Fortunately, I can read maps very well, so we never got lost in a major way. And that day we made it to LQF in Franschhoek in good time to relax a bit before dinner.

That night, we had a truly mindblowing degustation dinner, which you’ll read more about in an upcoming issue of Travelife Magazine.

Dinner at Le Quartier Francais that night.
The sunset was just beginning when we sat down to dinner.

The next day was one of the most beautiful days of summer in South Africa.

We passed by this crafts shop in Franschhoek,
on our morning walk around the town,
and we seriously considered buying one of these animal skins.

After breakfast, we walked around town, going into shops and galleries, checking out animal skins, and even looking at real estate listings for properties in South Africa.

South Africa has no shortage of gorgeous homes and properties, and it fascinated and surprised us to learn how reasonable prices were compared to Manila.

We were expected at a famous winery for lunch with their managing director, so we didn’t have much time save for a short and quick walk up and down the main street. And just before checking out, we returned to Le Quartier Francais and met up with Lit Cortes, a fellow Filipino and the South Africa-based director of the safari specialists Asia to Africa, for a quick chat and a coffee.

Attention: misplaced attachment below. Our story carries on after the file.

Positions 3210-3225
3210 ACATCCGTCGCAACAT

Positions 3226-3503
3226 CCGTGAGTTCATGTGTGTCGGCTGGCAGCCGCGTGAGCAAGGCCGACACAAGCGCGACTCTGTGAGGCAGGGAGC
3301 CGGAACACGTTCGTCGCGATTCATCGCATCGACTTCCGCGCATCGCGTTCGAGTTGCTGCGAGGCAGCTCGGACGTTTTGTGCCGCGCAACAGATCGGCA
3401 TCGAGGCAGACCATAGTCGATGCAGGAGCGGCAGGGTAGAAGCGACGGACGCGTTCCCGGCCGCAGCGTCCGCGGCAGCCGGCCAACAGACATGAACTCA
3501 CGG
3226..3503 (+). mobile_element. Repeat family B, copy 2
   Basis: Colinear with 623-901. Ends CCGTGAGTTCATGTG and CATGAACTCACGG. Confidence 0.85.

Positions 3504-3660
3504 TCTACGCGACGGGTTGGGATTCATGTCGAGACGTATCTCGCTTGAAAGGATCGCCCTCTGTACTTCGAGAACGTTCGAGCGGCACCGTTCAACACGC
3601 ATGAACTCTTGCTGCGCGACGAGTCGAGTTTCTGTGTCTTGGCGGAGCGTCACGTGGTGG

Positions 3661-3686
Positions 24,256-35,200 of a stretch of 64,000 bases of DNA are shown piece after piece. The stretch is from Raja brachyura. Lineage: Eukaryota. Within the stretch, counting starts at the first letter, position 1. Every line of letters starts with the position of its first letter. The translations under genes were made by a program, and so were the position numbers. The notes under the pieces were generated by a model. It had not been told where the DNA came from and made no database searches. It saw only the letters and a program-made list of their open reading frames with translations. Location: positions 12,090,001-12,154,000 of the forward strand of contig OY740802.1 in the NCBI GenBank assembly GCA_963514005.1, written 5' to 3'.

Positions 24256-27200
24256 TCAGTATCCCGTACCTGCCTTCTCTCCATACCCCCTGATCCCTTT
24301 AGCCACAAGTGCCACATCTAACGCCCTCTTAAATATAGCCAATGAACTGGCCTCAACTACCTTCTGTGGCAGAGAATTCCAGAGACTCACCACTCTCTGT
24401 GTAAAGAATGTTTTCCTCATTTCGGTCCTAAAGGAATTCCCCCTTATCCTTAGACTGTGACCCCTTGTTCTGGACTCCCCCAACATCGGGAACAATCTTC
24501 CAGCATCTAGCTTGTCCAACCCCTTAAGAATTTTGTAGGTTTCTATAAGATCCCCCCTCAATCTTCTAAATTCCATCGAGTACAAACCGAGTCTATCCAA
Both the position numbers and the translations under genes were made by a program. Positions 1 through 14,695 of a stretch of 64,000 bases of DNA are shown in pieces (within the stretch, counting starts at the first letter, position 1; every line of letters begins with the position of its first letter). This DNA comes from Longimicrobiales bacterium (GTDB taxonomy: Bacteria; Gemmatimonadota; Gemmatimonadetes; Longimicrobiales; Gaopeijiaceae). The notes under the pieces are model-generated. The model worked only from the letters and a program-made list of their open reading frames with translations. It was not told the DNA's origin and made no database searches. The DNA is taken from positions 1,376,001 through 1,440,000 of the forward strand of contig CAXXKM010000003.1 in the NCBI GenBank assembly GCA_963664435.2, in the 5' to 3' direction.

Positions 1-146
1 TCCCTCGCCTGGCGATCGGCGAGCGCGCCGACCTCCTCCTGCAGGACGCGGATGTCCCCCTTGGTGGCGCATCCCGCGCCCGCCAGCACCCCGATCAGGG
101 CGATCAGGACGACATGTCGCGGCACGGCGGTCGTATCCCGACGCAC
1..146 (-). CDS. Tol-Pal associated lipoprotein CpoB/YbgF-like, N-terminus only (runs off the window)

Lit Cortes lives in Franschhoek, South Africa


Lit and I had been in touch for some months prior to our South Africa trip; and in the small world of Manila and its one-degree of separation, we had so many common friends, so it was simply a must for us to meet up with him somehow, while we were in Franschhoek.

One of my friends said: “You can’t go to Franschhoek and not see Lit.”